Hiring Someone with a Disability is good business

The following article is about a Manitoba Employer who has benefited from hiring someone with a disability. It was originally published in the Winnipeg Free Press and collected through an initiative called “Perspectives in Change”.

Celebrating Progressive Employers and Capable Employees:

Agriculture and Agri-Food Canada

By Sylvia Jansen

Catherine at work

Catherine at work
Photo: Lisa Waldner

“She has opened all our eyes to what people with disabilities can do.”

Kevin Feely, Manager, Administration with the Farm Income Programs Directorate of Agriculture and Agri-Food Canada, knows that he has a star in a modest mail-room clerk.

The federal government department manages farm income support programs, and has a large national client base. Their pace is brisk throughout the year. They depend on people like their mail room clerks to keep everything moving, and they especially depend on Catherine, an employee who happens to have an intellectual disability.

Catherine has been a loyal and dedicated employee of Agriculture Canada for twelve years. She acts as an in-house courier among their downtown offices; she documents and tracks correspondence on the computer; she takes care of recycling, ensuring that only non-confidential paper is recycled, and happily takes on any assigned tasks. “I love my work,” she says. Catherine loves helping people, and it shows.

“I had never worked with anyone who had special needs before I met Catherine,” says her supervisor Lori Puddifant, “But she showed us what a person can do and is capable of doing.” Lori notes that Catherine is attentive and dependable: “Tell her once, and it’s done.”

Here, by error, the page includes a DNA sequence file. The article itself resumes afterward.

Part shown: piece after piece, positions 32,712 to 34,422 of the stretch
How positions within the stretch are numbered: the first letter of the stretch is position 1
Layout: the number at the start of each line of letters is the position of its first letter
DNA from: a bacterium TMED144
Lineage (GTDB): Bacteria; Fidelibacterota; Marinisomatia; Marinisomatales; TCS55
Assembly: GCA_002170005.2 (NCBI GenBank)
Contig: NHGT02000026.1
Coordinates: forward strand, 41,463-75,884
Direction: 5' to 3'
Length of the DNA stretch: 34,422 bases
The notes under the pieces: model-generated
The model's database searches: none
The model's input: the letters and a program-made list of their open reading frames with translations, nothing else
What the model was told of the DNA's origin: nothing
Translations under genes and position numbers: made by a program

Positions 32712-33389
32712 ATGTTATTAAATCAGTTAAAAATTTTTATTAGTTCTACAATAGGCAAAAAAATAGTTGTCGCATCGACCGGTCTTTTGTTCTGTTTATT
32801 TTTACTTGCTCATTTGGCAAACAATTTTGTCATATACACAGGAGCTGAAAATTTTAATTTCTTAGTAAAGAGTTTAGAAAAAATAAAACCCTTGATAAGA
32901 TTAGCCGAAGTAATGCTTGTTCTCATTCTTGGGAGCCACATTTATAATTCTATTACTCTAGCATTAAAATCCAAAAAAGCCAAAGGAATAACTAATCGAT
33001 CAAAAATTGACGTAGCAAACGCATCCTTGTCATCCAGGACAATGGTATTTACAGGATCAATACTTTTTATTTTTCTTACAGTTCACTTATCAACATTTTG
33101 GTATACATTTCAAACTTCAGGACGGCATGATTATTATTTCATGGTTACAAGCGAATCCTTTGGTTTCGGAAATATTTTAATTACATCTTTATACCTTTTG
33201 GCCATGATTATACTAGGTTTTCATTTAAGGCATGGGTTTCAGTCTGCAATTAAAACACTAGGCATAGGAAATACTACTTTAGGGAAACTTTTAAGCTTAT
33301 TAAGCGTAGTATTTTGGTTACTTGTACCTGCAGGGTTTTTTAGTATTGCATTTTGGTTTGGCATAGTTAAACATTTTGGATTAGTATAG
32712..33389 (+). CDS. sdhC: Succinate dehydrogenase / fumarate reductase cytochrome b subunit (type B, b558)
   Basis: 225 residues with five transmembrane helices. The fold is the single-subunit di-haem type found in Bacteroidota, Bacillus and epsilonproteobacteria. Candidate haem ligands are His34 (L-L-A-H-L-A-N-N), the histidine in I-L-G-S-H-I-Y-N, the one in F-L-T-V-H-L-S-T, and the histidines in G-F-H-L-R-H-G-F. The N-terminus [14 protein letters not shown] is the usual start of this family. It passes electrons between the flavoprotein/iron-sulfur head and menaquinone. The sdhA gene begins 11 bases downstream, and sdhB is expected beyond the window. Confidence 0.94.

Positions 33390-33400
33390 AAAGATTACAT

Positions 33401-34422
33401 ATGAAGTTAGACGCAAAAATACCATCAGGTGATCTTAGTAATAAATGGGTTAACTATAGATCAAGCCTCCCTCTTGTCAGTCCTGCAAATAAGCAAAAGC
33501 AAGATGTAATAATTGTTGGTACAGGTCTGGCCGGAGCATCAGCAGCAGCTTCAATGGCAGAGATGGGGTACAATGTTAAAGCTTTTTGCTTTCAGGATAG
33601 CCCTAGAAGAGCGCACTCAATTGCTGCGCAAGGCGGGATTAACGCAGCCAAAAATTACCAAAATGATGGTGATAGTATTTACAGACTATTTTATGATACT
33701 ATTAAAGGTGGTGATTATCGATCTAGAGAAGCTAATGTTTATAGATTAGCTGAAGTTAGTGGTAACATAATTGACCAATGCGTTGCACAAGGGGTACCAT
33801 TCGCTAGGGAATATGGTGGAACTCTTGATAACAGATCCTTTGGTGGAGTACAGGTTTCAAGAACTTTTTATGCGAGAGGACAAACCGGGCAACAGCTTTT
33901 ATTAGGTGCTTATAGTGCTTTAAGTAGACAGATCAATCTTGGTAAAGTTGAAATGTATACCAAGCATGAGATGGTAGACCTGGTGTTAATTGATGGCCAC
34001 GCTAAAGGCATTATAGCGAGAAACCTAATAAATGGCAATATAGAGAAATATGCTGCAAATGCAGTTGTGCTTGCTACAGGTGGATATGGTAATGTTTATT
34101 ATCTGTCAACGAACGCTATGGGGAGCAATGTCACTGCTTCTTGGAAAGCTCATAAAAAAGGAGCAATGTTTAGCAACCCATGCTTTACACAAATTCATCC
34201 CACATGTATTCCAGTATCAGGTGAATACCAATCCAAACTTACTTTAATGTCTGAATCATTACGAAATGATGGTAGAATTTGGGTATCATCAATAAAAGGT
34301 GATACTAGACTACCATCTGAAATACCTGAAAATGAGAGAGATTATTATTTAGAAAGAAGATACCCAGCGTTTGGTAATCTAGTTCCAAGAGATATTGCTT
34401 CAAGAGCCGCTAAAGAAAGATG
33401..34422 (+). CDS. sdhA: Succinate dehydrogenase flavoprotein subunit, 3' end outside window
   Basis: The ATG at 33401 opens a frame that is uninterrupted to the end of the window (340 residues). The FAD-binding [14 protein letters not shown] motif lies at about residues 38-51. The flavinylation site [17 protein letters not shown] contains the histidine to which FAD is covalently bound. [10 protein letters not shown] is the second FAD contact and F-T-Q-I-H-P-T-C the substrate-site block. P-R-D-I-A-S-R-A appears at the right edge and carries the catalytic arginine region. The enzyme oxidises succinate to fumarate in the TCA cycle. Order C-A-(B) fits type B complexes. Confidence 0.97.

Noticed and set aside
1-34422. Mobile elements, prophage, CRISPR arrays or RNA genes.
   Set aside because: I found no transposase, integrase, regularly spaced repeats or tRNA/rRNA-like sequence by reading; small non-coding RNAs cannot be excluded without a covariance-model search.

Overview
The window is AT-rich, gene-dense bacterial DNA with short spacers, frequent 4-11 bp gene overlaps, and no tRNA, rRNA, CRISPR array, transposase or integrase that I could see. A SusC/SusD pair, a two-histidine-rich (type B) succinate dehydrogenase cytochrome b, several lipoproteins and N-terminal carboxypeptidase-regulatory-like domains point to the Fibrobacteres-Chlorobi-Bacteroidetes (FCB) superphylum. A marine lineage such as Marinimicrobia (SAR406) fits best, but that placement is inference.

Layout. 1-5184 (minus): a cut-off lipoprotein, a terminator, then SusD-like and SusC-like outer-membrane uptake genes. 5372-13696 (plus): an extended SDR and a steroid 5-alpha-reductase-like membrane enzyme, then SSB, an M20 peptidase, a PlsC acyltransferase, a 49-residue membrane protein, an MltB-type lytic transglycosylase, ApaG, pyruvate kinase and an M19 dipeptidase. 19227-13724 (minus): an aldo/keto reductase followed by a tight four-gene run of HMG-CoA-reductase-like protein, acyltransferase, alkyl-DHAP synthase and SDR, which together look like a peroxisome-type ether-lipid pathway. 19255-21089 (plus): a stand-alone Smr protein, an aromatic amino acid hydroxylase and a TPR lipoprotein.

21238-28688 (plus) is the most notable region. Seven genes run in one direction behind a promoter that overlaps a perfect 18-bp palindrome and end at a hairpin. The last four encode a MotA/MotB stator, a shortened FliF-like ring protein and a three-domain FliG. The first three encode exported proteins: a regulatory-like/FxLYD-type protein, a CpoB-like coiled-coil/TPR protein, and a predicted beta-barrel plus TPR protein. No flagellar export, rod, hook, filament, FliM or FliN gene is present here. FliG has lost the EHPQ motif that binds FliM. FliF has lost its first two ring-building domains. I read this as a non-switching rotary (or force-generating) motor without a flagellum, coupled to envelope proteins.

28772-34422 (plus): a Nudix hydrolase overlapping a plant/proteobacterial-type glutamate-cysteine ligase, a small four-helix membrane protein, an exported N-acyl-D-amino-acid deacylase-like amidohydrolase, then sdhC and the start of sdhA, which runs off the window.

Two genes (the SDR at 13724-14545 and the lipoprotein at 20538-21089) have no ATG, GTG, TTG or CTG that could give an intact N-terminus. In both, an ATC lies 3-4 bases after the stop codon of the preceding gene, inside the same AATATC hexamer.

Kevin agrees that Catherine is a huge asset. “She is reliable, honest, and hardworking. Her enthusiasm rubs off on people. We need more people like Catherine in the workplace.”

What advice would they give another employer? “If you have work to be done, go to a [supported employment] agency, and ask if there’s someone who would be suitable,” suggests Kevin. “You need to understand that there’s a learning curve—but that’s true for anyone,” he adds. “Just give them a chance.”


Connecting Employers and People

People with disabilities can succeed when they are connected with the right employer and the right kind of work. Supported employment agencies exist to make successful connections. These agencies find good matches between people and employers, they help with training, and they provide ongoing support to employee and employer. All agency services are without cost to the employer. Catherine’s support agency is SCE Lifeworks, Winnipeg, (204) 775-9402, www.lifeworks.mb.ca.


Sponsored by Perspectives in Change
Thank you Manitoba Marathon…..succeeding in the long run.